Take "inflammation" in Figure 1 for example. In the past decade, many studies reported that inflammation was the key pathogenesis in both RA and CHD [16, 17]. Some immune cells and molecules such as macrophages, neutrophils, monocytes, cytokines and so on were all involved in the occurrence and development of these two diseases. The abundance and activation of macrophages in the inflamed synovial membrane/pannus significantly correlated with the severity of RA [14]. Reactive oxygen, free radicals and lipase produced by macrophges played an important role in the development of CHD [1820]. High levels of Interleukin-1 (IL-1), Interleukin-6 (IL-6), Interleukin-10 (IL-10) and Tumor necrosis factor-α (TNF-α) in the serum were observed in RA and CHD patients [2123]. In Figure 1, we can also find these useful information, such as "macrophage", "neutrophils", "monocytes", "IL-1", "IL-6", "IL-10" and "TNF-α" etc. Therefore, these data demonstrate that our method to search the commonly existed biological basis/pathogenesis between RA and CHD is feasible.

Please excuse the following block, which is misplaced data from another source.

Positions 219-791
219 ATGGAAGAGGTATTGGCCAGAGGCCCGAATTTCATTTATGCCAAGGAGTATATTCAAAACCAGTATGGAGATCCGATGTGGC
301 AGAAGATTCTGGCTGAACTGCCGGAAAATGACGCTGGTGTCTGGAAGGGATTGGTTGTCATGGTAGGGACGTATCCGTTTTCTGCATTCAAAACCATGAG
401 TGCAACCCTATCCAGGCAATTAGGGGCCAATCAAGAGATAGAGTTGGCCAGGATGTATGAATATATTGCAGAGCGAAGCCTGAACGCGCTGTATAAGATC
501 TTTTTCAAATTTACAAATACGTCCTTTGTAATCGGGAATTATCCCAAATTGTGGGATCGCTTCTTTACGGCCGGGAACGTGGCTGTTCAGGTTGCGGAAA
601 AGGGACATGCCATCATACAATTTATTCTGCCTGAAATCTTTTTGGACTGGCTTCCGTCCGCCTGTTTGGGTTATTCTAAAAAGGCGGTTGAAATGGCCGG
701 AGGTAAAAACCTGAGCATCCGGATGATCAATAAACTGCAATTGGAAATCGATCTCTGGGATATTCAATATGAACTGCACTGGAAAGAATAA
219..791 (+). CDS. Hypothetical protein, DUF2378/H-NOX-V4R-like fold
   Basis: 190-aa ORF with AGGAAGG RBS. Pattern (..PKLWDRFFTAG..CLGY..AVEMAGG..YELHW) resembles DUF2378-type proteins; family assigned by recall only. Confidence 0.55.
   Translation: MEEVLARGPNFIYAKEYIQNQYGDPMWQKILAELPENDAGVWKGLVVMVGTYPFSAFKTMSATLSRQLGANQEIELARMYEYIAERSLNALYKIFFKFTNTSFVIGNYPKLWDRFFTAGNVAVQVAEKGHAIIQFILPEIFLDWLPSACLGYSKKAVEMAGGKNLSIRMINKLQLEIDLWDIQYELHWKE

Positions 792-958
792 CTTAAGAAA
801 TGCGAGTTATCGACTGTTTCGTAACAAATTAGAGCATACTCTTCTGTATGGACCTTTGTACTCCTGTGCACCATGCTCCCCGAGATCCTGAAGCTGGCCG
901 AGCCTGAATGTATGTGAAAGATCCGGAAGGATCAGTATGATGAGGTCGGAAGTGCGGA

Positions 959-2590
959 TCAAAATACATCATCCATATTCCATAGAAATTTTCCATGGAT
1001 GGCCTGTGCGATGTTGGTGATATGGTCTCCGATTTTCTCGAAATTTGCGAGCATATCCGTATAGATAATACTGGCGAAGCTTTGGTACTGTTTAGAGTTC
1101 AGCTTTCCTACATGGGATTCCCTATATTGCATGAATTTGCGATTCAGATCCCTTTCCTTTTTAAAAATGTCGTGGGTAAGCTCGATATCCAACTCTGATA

Cross Query between SinoMed and PubMed

We query the keywords of "Rheumatoid Arthritis" and "Coronary heart disease" in the database of SinoMed. Several mostly used Chinese herbs for treating both of these two diseases are found. They are Angelica, Salvia, Safflower and Astragalus which can be found in Figure 5. In TCM theory, Chinese medicines of Salvia, Safflower, and Angelica can be used to treat the pattern/syndrome of blood stasis, and Astragalus can be used to treat the pattern/syndrome of Qi deficiency. What's more, in TCM practise, these four Chinese herbs can compose different couplet medicinals. By couplet medicinals, two medicinals used in pair can increase the therapeutic effect and reduce the toxic effect [24]. For example, Angelica and Salvia is more powerful in reinforcing the blood, Angelica and Astragalus can reinforce both Qi and blood, Salvia and Safflower can reinforce the blood stasis. [25].